At three, Ernest Miller Hemingway got his first fishing rod, at 10 his first gun. In his 56 years, the novelist has fished from the brooks of Michigan to the mountain torrents of Spain, shot game birds in Idaho and lions in Africa. Nowadays, Hemingway writes, fishes and hunts at his Cuba farm, 10 miles from Havana. His feeling for sport is reflected in all his works, from the drama of the bull ring in Death in the Afternoon (1932) to his compassionate fishing tale, The Old Man and the Sea, which won a Pulitzer Prize last year.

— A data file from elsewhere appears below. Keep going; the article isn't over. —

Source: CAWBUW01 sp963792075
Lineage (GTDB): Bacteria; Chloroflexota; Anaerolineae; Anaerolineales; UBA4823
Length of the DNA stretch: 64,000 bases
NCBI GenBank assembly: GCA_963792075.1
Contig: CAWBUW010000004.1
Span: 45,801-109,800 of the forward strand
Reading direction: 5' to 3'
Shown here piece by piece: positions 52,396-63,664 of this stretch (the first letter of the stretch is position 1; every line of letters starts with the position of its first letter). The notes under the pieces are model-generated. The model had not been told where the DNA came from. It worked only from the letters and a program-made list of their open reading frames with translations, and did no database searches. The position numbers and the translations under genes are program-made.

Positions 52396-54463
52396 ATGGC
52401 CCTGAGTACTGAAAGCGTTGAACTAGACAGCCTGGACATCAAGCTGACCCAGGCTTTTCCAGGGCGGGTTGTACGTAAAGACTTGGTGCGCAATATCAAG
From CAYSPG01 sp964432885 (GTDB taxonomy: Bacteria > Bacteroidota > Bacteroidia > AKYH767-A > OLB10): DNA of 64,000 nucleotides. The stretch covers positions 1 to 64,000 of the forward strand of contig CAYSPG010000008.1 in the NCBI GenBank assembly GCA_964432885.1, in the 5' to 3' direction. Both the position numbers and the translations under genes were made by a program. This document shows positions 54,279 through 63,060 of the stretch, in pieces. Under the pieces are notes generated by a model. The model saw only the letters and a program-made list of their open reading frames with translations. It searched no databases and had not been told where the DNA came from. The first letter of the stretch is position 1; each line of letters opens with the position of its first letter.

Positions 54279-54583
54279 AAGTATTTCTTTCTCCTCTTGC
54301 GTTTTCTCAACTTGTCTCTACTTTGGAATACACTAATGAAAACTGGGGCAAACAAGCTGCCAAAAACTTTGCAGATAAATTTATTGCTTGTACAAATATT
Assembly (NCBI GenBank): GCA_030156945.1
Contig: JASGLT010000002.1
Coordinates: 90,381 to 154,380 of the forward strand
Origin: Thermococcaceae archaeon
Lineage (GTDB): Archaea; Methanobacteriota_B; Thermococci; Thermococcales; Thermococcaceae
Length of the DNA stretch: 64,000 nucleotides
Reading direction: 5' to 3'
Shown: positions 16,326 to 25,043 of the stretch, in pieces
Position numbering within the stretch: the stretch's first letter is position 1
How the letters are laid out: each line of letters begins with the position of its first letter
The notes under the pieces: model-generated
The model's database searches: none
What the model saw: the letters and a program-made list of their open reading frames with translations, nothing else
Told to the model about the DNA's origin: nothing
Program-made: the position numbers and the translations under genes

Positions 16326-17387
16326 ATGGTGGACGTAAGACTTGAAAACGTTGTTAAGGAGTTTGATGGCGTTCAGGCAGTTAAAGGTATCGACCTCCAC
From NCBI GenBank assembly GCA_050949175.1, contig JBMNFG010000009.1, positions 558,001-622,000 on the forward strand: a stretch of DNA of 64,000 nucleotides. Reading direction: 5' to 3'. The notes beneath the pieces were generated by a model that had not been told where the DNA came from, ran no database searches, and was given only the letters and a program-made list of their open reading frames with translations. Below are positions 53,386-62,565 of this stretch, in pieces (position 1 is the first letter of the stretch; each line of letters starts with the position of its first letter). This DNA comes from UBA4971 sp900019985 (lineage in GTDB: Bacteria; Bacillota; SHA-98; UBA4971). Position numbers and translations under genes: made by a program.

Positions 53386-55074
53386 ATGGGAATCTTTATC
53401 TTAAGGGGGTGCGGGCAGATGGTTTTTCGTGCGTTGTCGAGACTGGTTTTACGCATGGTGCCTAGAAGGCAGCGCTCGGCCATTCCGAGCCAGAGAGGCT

Mediocre boxer in his youth as sparring partner for itinerant fighters, Hemingway bares chestful of hair Critic Max Eastman once charged was false.
A crack shot, Hemingway usually bags his limit. The novelist once faced a charging rhino on safari in Africa, killed it at point-blank range.
Snort at sunrise warms author, a two-fisted drinker, during morning hunt. Hemingway does his hunting and fishing early, claims thin eyelids keep him from sleeping late.
At Pamplona Festival in Spain, Hemingway chats with matador. Bullfights hold a fascination for him. Once he even entered the ring to fight a bull (cynics charge it was a cow), wound up with several broken ribs for his efforts.
EQUIPPED WITH OUTSIZE CANE POLE AND CREEL, HEMINGWAY FISHED HORTON'S CREEK IN MICHIGAN AT THE AGE OF SEVEN
WITH CATCH AT SUN VALLEY IN 1939